Slave badge found in Charleston, SC named best find of 2021


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The 1853 slave badge was discovered by students and faculty at the College of Charleston in March during a campus search.

Provided by the College of Charleston

A small but deep object linked to slavery and unearthed by a team of researchers and students at the College of Charleston this spring was named one of the best finds of the year by Archeology Magazine.

Found at the site of a 19th-century kitchen, the slave badge, also known as the slave label, is a diamond-shaped medallion that served as a permit to work within the city limits of Charleston. It allowed slaves to be hired for part-time work in the urban city center by their master to do specific jobs, such as mechanic, porter, and fisherman.

The slave badge, which was discovered on what is now the Charleston College campus, was issued in 1853 to an unknown servant.

The person who wore the small metal badge, most likely around his own neck, lived in an era when his identity – and the identities of other enslaved African Americans – was etched into a piece of copper and reduced to his profession. and its badge number.

Their was 731.

The The badge itself is a rare fragment of history, and its archaeological find is as remarkable as the fossilized footprints found in New Mexico and an ancient Egyptian city discovered under the sand after thousands of years, according to the researchers. editors-in-chief of Archéologie magazine.

The best list 10 discoveries made in 2021 will appear in the January / February 2022 issue of the magazine, which hits newsstands this week.

“We thought the label should be included because it is a reminder of an individual who may have been lost in time and in the dehumanizing system of slavery,” said Marley Brown, associate editor from Archéologie magazine.

Brown continued, “Plus, the fact that the College of Charleston team recovered the object in its archaeological context provides a fantastic opportunity to learn more about the person who may have worn it before – a a real gift since many of these labels have no provenance. . “

His discovery was also a surprise.

The reason there was an excavation site at 63½ Coming Street was because there were plans to build a solar pavilion there. Because the school received federal dollars from the United States Department of Energy through the SC Department of Energy to complete the project, this meant the site required a cultural resource study before construction can begin.

Digging began in February and in March, as he was digging into the dirt below, the slave badge surfaced.

Other artifacts were also found at the site, such as pottery, animal bones, and an old ceramic soda bottle.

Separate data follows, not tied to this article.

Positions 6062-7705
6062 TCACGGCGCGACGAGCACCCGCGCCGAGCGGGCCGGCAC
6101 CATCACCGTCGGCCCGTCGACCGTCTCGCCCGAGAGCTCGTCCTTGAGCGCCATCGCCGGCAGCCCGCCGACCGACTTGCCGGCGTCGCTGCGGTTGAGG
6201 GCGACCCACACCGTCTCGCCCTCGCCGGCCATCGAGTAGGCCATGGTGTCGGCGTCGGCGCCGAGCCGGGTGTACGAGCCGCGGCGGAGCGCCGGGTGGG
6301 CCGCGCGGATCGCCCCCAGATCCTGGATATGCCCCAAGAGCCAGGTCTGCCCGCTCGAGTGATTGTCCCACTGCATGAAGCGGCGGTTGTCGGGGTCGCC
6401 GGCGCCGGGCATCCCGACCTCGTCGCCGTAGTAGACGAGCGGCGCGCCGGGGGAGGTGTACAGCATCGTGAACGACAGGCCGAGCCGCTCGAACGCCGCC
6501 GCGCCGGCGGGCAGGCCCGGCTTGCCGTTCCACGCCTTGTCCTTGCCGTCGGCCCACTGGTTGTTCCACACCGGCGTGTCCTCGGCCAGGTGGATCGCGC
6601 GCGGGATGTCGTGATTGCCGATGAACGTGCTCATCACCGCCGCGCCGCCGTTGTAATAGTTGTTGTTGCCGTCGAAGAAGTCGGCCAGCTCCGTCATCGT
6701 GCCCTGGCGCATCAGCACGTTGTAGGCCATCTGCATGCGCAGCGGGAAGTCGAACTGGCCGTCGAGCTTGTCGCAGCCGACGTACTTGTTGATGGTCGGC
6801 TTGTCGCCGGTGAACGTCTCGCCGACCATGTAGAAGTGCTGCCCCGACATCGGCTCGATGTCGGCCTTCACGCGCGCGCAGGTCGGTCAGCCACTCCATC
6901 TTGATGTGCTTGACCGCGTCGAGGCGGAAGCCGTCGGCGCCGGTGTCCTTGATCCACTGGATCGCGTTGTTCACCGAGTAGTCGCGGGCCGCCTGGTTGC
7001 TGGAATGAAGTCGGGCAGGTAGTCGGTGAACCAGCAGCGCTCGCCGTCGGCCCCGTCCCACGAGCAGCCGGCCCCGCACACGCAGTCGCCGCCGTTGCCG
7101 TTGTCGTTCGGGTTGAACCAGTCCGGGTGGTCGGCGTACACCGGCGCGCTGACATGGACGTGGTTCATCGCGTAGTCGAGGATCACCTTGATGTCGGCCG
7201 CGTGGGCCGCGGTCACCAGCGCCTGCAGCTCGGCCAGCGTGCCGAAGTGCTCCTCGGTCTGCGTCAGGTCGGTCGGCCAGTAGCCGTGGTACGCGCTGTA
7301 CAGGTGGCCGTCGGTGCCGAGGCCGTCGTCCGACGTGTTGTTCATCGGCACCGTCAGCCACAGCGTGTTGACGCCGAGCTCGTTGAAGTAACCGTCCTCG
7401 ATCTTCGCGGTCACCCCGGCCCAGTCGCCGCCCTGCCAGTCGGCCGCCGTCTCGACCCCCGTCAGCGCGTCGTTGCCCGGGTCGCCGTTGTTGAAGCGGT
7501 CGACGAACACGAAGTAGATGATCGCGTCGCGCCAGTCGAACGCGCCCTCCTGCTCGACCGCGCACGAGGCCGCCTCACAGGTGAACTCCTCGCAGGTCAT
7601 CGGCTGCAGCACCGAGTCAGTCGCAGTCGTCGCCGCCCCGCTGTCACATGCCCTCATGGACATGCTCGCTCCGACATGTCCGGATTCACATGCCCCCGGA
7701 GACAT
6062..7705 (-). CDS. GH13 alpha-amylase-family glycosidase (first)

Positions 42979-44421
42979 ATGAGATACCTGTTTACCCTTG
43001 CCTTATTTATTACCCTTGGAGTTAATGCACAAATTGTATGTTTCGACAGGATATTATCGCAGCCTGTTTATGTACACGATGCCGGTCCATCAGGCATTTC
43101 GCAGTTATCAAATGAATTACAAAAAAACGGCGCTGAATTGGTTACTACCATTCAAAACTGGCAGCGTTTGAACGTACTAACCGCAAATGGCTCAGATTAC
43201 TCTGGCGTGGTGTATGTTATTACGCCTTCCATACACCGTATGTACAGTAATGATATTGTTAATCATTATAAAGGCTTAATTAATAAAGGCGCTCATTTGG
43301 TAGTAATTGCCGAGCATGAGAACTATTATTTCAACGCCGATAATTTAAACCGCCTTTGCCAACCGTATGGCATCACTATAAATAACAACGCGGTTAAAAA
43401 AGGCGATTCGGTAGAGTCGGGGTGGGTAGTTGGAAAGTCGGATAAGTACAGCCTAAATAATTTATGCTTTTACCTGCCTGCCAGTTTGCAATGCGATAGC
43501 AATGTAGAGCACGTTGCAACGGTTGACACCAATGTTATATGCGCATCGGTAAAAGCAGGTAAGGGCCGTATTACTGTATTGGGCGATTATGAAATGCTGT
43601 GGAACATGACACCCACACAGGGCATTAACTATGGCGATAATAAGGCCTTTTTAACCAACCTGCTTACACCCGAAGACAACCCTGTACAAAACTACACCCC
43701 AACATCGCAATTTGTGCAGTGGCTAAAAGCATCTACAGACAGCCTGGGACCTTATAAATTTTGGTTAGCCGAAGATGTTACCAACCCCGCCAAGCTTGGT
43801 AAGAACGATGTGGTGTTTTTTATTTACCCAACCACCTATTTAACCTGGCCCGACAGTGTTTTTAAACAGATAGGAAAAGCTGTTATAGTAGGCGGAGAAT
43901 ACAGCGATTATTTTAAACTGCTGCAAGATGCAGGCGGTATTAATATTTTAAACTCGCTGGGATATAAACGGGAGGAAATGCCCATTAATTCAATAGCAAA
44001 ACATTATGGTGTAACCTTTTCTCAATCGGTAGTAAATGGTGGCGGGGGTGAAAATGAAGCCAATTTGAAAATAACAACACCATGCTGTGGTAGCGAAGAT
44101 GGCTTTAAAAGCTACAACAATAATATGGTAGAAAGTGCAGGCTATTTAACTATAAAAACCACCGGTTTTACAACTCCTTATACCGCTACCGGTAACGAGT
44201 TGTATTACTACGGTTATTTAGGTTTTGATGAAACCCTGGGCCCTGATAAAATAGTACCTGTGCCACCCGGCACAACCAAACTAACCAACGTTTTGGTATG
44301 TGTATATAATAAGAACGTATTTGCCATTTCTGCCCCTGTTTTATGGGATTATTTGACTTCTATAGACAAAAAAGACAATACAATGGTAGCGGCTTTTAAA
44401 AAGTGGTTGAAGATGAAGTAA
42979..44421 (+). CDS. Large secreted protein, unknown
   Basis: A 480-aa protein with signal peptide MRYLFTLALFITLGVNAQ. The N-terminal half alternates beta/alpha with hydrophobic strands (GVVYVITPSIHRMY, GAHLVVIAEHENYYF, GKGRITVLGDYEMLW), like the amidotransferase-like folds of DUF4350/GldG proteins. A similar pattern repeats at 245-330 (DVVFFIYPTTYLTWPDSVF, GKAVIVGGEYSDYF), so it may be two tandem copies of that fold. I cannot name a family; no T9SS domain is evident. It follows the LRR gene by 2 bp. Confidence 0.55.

But the slave badge was an explicit reminder of slavery, America’s original sin.

“You felt the hurt,” said Jim Newhard, professor of classics, landscape architect and director of the College. Historic Landscapes Center. “It redoubled in my mind that not only was this artifact an expression of slavery, but the other items we collected were as well. “

Grant Gilmore, associate professor and Addlestone Chair in Historic Preservation, told the magazine that most slave badges, including those held by private collectors, have no history of origin beyond of what is stated on the badge itself.

The fact that this badge was found in a specific Charleston kitchen could provide new clues to find out more about who received this badge. Gilmore told the publication that a enslaved person living in this house “may have thrown the tag in the foyer or someone on loan from across town may have lost it. one day”.

The nearly 4-square-inch slave badge is also a physical reminder of how urban slavery works in Charleston, said Bernard Powers, director of the college’s Center for the Study of Slavery in Charleston.

“This discovery confirms the idea that the black workforce was fully involved in shaping the contours of the land, erecting the city’s buildings and providing the human connections that made Charleston the vital center of production and trading that it has become and remains today, ”Powers said in a statement. statement after the badge was discovered earlier this year.

While other southern cities had similar provisions for hired labor for slave laborers, Charleston is the only one to have produced such labels or badges, Gillmore told the magazine.

Slave badges were dated and issued annually and became a source of tax revenue for the city. Label costs in 1865 ranged from $ 10 to $ 35.

On the day the 1853 slave badge was discovered, Newhard said he temporarily halted work on the site to help students understand the artifact and better recognize the site as a whole.

He said he wanted them to see the importance and value of the work they were doing.

“We knew we were digging a space inhabited and used by slaves. Intellectually, everything we collect was owned or used by these people, ”Newhard said. “The tag, however, puts an agent on that scene.”

Even though the badge may have enabled a enslaved person to move more freely around the cityscape and earn a small income for their family, Newhard said the badge was still an item worn as a mark of slavery.

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Caitlin Byrd covers the Charleston area as a corporate reporter for The State. She grew up in eastern North Carolina and graduated from UNC Asheville in 2011. Since moving to Charleston in 2016, Byrd has reported nationwide news, told landmark stories, and documented the nuances of a presidential primary and a high-stakes congressional race. She recently covered politics at The Post and The Courier. To date, Byrd has won over 17 awards for his journalism.


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